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How misplaced activities and bad cloud practices are costing billions

When people search for wasteful habits in their organisation, they will often look at the moving parts. With questions like “why does this machine work like this?” and “why is this person moving this box from over here to over there?” and “why are these meetings taking so long?” it seems that waste happens when people or tools are doing things in a wrong or less effective way. And that can be true. But there’s also a great deal of waste that comes from doing nothing, especially in the cloud. 

Many organisations go into the cloud without a full awareness of what they are actually getting into. With no centralised strategy, and with excessive faith placed in their vendor’s promises, a company’s leadership can satisfy itself that it has sufficient resources in their hybrid cloud setup to allow for secure storage of data along with resiliency for scaling up and scaling down in accordance with immediate market demands.

“Cloud transformation is not just an IT project, you have to involve other business units like Finance, HR, Vendor management, Change management. I also recommend you create a governance board or Cloud Business Office (CBO) to involve all of these teams in the decision-making process.” – Harris Schneiderman, Enterprise Sales Director – Hybrid Cloud Practice, HP Enterprise.  

The devil is in the details 

But like getting a bad data plan from your phone company, the devil can be in the details, and those details can lead to excessive costs that simply appear on the bill and are paid by someone who has no knowledge that things should be otherwise.

Cloud-based IT application testing is a good example. As Mary Shacklett, President of Transworld Data writes in Information Week:

“The virtual operating systems that are deployed in the cloud for application testing are paid for by the hour, minute or second. This is beneficial for developers during testing because the spend is less than if they had to deploy virtual OSs in their own data centres, where hardware and software is capitalized and expended for over years. However, cloud testing becomes a significant cost drain when the application developer completes testing and forgets to de-allocate the test OS that is now idle, and that continues to be charged for. When this happens, the test OS becomes a wasting asset.”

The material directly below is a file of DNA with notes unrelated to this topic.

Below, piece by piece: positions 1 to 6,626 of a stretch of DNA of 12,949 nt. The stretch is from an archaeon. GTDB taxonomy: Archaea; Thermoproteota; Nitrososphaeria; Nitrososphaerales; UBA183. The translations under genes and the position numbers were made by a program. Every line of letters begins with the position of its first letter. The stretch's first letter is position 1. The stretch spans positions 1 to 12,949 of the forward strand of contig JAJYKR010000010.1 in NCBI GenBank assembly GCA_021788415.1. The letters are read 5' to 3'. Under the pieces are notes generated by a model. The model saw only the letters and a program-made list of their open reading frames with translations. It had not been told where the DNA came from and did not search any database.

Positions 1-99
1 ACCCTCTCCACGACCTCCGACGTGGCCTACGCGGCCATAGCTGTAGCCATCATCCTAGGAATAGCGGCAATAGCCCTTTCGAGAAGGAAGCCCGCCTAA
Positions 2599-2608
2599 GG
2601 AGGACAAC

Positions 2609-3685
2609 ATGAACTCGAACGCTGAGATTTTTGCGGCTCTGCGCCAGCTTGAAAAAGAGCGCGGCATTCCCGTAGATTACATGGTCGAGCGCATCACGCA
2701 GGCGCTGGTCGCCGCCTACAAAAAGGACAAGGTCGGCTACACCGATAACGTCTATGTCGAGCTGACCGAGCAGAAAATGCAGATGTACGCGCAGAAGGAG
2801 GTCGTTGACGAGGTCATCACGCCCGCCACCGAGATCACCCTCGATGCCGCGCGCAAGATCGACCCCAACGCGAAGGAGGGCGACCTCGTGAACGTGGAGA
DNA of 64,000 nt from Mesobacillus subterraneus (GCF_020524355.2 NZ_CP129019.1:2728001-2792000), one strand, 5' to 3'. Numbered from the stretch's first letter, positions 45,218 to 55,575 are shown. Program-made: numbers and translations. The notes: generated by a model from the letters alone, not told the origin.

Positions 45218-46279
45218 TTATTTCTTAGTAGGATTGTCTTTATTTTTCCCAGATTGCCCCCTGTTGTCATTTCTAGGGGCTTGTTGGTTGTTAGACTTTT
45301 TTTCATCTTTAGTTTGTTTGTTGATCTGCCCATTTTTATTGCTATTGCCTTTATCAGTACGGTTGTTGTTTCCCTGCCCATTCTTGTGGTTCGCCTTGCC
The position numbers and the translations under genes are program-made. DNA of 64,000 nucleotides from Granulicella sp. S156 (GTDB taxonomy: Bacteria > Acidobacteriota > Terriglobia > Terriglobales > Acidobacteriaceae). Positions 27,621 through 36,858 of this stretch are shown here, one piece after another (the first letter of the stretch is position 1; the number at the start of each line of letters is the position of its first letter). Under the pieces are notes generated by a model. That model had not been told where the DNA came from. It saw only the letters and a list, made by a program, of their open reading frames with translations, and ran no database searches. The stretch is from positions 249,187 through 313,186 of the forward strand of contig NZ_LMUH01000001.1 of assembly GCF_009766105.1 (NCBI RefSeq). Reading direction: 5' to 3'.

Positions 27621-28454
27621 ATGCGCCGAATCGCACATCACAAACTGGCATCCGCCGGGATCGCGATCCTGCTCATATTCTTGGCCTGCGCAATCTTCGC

In this case, it’s not so much the cloud environment that is costly and wasteful, but instead a bad habit on the part of a developer. This does not mean the developer is to blame. Most wasteful mistakes made by people in any area of any organisation have roots that are deeper than the initial activity. This developer might be overloaded with other priorities, with little time to think clearly or run a post-test checklist or might have been interrupted with another priority while actually running through the de-allocation process. So, the test OS stays active, burning steadily, yet invisibly, through a company’s money.

Cloud complexities

Secondly, the major hyperscaler-players offer optimisation tools, but these may have proprietary limitations that will not extend into hybrid cloud or multi-cloud environments, thus leaving the door open for undetected waste due to the complexity of monitoring such a multifaceted environment.